In the spring of 2009 I went on my first real “vacation”. Before that morning I had been more then five hours away from my home in Muskegon, Michigan. My whole life I had wanted a chance to explore a different part of the world I lived in and I was finally getting my chance. My plane left early on Easter morning from Grand Rapids, Michigan and we landed in D.C. a few hours later. When we first arrived we were taken to our hotel where we met with people from around the world. We broke up into groups with the new people we just met and started discussing the United States government. After our first discussion it was time for us to go to bed because the next morning, and every morning for the next week, we had to be up by six o’clock so we could start our day. The first place my group stopped was the Jefferson Memorial. The second I stepped on the bus I got butterflies. I thought “Am I really doing this”? At every stop we made I felt rushed, but I was learning so much. We spent ever free moment discussing what these monuments meant and why they were so important. The next stop was the memorial for Franklin D. Roosevelt. As I wandered through all these commemorative historical places I thought about all the great things that these people did to be forever remembered. The group I was with also had a chance to visit the Lincoln Memorial. I stood in the same place as Martin Luther King Jr. and walked the path as many of the Civil Rights supports. Not only did we spend our time search memorials but museums and libraries as well.
Our tour group stopped at the Smithsonian Museum of Air and Space, the Holocaust museum, the Newseum, and the Arlington National Cemetery. The Smithsonian was my least favorite stop but it still made me realize how much history one town could hold. Many of my companions cried at the Holocaust museum and I wasn’t far from it. One of my favorite stops was the Arlington National Cemetery. We had plenty of time to wander around. We witnessed the changing of the guard at the tomb of the unknown soldiers, see the memorial built for John F. Kennedy, and, the saddest part of the day, a casket being brought in with the body of soldier from Iraq. Although this was the saddest part of the trip, for me, I think it was the most intriguing. The tour group had so much time here that this is where I met people form our hotel that I never had a chance to talk to before. My favorite place that we stopped on the whole trip was the Library of Congress. The fact that one building could hold so much information and allow people to gain knowledge on any topic amazed me.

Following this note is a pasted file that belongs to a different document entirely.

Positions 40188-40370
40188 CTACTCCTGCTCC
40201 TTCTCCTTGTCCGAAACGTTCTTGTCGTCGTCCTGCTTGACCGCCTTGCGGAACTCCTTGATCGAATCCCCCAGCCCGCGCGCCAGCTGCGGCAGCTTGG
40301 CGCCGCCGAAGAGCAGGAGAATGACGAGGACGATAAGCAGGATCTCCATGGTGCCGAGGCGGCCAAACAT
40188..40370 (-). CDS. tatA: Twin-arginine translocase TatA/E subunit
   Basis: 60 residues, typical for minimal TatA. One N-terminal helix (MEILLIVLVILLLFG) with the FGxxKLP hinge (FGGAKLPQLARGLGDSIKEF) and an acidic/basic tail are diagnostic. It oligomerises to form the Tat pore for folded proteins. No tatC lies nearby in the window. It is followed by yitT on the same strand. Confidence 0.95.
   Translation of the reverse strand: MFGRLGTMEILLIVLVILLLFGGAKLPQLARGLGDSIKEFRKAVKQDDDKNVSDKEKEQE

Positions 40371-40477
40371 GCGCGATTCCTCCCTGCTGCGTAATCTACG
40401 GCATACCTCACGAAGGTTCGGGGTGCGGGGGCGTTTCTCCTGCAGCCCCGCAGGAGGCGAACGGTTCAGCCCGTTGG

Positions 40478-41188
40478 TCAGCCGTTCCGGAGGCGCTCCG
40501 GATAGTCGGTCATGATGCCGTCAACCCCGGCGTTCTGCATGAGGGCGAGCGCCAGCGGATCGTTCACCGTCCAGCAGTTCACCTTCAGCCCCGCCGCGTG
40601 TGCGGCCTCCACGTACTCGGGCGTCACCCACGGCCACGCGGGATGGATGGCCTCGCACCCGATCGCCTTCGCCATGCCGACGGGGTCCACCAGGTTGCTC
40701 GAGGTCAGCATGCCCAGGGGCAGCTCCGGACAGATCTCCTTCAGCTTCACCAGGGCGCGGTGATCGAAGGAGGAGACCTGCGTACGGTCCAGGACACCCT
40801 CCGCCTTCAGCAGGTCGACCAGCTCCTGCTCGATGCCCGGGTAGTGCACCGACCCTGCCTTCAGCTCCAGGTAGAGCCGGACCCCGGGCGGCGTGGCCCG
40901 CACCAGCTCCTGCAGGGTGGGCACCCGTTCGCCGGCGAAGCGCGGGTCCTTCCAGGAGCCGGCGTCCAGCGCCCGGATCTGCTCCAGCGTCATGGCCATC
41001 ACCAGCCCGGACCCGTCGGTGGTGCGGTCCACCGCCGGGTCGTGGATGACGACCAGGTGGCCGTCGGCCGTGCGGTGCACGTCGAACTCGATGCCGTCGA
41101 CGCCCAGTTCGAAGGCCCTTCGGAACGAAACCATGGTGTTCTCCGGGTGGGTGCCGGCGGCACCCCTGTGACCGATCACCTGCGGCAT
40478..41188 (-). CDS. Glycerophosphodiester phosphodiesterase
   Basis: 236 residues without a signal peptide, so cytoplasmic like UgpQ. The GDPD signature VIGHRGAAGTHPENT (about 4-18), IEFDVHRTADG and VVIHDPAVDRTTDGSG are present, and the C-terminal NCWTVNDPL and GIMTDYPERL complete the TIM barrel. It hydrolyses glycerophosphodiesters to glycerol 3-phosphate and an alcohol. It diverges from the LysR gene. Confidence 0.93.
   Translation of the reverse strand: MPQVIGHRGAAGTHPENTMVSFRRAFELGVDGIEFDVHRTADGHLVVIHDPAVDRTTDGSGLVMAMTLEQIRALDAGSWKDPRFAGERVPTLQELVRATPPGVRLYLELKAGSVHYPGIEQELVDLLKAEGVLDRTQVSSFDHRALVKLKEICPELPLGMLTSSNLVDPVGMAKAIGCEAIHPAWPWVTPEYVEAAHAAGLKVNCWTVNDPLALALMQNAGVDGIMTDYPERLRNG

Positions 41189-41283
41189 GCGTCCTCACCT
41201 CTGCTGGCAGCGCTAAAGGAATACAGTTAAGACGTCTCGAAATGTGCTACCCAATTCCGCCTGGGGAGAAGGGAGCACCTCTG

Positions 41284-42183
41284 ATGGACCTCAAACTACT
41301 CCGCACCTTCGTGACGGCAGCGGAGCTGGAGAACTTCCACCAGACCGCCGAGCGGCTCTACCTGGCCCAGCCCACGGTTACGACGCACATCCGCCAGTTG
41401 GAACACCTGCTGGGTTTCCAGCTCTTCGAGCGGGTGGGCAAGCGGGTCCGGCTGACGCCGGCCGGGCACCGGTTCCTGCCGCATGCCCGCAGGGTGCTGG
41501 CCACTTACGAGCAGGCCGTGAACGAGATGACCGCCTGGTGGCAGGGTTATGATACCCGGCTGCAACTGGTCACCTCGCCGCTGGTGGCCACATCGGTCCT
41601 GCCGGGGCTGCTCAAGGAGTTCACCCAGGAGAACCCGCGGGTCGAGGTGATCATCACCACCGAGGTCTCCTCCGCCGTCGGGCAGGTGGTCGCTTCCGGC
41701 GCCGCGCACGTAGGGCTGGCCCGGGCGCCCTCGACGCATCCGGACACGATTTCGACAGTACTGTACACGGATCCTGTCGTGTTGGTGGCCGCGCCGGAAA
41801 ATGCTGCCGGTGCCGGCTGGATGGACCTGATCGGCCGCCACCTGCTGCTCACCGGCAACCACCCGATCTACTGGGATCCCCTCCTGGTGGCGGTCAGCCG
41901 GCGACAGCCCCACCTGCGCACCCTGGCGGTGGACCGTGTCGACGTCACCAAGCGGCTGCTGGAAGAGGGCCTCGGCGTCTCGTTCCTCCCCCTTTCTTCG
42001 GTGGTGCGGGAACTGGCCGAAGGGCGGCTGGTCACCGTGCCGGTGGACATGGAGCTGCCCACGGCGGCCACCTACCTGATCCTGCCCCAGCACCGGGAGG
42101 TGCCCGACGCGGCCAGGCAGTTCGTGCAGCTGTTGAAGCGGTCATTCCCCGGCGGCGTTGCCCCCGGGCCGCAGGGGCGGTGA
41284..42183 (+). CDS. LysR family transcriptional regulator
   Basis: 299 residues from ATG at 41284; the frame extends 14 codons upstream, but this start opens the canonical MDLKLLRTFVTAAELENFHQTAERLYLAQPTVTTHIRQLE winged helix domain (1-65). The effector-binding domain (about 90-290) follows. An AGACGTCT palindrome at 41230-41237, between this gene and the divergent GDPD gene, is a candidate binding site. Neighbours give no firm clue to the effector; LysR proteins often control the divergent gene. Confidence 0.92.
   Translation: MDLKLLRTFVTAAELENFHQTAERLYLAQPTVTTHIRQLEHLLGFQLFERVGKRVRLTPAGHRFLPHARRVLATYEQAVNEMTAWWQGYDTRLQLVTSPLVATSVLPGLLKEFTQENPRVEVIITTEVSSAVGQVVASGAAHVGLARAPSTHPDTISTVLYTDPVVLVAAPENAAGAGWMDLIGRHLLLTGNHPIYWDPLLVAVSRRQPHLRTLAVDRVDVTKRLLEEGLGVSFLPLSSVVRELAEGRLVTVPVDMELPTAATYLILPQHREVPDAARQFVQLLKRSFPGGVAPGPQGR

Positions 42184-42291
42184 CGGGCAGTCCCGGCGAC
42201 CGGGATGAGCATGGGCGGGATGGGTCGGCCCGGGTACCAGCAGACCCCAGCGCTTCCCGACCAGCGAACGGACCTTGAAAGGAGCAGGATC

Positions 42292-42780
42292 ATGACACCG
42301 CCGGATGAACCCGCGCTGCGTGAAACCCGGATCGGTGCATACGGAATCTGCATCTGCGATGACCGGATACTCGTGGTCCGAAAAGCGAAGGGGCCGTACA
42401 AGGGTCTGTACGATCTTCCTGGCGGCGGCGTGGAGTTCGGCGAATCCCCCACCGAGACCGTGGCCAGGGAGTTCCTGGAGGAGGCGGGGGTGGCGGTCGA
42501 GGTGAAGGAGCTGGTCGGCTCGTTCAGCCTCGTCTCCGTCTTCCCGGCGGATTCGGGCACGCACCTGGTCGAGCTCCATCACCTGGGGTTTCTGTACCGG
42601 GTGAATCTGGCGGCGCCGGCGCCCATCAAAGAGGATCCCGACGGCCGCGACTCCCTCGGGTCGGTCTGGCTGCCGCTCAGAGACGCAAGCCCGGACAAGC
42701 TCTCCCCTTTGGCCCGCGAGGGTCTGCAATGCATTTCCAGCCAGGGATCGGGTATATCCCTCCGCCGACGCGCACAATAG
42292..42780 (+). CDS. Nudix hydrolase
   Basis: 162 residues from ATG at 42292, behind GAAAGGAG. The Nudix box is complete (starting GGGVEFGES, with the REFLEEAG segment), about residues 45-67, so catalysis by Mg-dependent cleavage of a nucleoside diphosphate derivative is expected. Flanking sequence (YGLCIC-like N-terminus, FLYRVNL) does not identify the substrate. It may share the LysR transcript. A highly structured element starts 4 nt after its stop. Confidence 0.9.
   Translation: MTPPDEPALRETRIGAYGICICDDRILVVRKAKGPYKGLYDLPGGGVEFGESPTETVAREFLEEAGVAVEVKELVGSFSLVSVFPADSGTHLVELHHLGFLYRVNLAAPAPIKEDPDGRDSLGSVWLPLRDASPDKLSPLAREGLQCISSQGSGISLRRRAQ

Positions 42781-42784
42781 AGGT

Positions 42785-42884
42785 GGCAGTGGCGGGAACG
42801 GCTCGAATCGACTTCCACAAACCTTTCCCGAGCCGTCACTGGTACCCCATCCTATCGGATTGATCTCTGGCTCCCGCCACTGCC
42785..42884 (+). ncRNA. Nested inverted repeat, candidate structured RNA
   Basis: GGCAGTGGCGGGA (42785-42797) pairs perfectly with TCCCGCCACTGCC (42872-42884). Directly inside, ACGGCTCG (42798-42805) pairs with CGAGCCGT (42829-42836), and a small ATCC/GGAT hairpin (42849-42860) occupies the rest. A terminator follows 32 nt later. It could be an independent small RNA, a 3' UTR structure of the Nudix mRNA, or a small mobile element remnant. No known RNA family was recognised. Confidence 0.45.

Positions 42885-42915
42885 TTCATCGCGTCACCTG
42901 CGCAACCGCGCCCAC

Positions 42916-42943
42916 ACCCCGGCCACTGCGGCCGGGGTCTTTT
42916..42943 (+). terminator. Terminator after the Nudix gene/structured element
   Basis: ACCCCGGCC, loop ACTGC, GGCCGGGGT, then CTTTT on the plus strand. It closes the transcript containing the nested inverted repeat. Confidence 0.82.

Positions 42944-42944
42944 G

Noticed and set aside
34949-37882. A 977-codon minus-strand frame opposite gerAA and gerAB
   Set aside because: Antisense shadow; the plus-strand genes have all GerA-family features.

My trip however, came to an end to soon. One week after my arrival it was time to depart. I left feeling like I missed so much. Even though I felt like I missed a lot of that amazing place, it left me with a thirst for more. Maybe someday after paying of my college loans I will be able to realize that dream as a reality. Until then I will share this story of my travels with others in hopes of inspiring them to explore their world.
Dear Reader: This page may contain affiliate links which may earn a commission if you click through and make a purchase. Our independent journalism is not influenced by any advertiser or commercial initiative unless it is clearly marked as sponsored content. As travel products change, please be sure to reconfirm all details and stay up to date with current events to ensure a safe and successful trip.